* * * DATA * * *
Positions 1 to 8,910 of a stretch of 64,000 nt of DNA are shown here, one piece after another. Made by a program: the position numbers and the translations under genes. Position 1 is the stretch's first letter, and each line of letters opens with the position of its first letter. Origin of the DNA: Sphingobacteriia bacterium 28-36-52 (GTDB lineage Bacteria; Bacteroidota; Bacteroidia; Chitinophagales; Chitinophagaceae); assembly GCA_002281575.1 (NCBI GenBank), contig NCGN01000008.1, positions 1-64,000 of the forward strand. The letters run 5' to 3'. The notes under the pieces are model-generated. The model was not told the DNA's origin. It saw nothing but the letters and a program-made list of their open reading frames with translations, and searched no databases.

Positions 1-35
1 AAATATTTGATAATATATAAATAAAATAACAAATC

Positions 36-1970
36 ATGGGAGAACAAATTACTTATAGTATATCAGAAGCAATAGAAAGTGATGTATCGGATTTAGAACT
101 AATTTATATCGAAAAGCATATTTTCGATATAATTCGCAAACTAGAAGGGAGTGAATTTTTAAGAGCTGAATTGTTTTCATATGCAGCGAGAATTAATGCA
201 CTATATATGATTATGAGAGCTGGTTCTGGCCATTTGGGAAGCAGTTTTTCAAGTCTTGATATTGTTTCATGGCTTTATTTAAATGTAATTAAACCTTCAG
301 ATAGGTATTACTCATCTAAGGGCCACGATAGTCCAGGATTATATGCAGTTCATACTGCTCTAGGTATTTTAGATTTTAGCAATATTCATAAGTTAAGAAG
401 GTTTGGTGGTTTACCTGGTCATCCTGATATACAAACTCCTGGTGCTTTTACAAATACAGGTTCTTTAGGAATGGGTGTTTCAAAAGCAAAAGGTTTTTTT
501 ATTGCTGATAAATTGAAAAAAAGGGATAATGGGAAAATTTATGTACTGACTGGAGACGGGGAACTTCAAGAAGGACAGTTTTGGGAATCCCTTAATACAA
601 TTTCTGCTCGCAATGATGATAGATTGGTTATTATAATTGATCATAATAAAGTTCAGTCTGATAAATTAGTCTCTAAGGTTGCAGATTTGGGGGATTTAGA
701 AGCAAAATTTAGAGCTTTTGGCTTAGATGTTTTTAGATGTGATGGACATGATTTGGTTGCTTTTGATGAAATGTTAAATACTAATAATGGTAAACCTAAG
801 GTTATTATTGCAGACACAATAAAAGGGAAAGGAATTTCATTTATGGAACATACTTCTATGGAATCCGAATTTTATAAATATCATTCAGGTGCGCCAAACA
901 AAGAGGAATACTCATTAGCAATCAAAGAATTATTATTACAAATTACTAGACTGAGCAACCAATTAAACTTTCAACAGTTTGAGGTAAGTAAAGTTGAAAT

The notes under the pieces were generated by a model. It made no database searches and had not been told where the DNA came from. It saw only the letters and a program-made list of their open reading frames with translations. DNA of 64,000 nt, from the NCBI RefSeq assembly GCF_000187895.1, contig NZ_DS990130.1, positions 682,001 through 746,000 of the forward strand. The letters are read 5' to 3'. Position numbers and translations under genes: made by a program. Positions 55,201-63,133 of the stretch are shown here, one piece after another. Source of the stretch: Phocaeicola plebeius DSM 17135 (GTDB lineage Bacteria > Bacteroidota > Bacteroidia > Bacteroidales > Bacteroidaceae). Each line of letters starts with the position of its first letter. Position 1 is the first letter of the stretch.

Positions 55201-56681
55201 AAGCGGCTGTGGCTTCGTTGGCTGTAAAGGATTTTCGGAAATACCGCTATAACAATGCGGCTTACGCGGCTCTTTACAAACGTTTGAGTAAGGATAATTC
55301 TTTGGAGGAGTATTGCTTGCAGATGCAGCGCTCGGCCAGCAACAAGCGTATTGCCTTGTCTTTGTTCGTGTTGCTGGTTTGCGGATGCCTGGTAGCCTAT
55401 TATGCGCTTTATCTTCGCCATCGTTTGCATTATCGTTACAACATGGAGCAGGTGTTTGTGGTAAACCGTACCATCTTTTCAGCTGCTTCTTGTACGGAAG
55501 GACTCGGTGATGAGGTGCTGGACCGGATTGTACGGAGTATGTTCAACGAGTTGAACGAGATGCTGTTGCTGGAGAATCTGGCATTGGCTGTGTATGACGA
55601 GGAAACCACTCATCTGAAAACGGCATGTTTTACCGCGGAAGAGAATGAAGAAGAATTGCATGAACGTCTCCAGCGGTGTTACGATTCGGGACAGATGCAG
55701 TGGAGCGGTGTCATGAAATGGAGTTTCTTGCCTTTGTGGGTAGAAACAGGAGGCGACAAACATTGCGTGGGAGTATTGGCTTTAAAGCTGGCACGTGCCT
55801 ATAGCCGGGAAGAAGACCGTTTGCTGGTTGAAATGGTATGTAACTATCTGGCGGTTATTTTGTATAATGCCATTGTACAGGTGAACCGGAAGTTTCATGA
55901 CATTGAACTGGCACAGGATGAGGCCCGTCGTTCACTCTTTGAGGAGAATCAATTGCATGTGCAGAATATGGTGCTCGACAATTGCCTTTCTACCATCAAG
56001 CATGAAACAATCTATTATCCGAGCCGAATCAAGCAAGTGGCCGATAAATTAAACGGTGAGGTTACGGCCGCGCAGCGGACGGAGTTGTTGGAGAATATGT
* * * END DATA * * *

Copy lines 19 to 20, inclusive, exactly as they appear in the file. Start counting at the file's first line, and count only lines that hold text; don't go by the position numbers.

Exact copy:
55401 TATGCGCTTTATCTTCGCCATCGTTTGCATTATCGTTACAACATGGAGCAGGTGTTTGTGGTAAACCGTACCATCTTTTCAGCTGCTTCTTGTACGGAAG
55501 GACTCGGTGATGAGGTGCTGGACCGGATTGTACGGAGTATGTTCAACGAGTTGAACGAGATGCTGTTGCTGGAGAATCTGGCATTGGCTGTGTATGACGA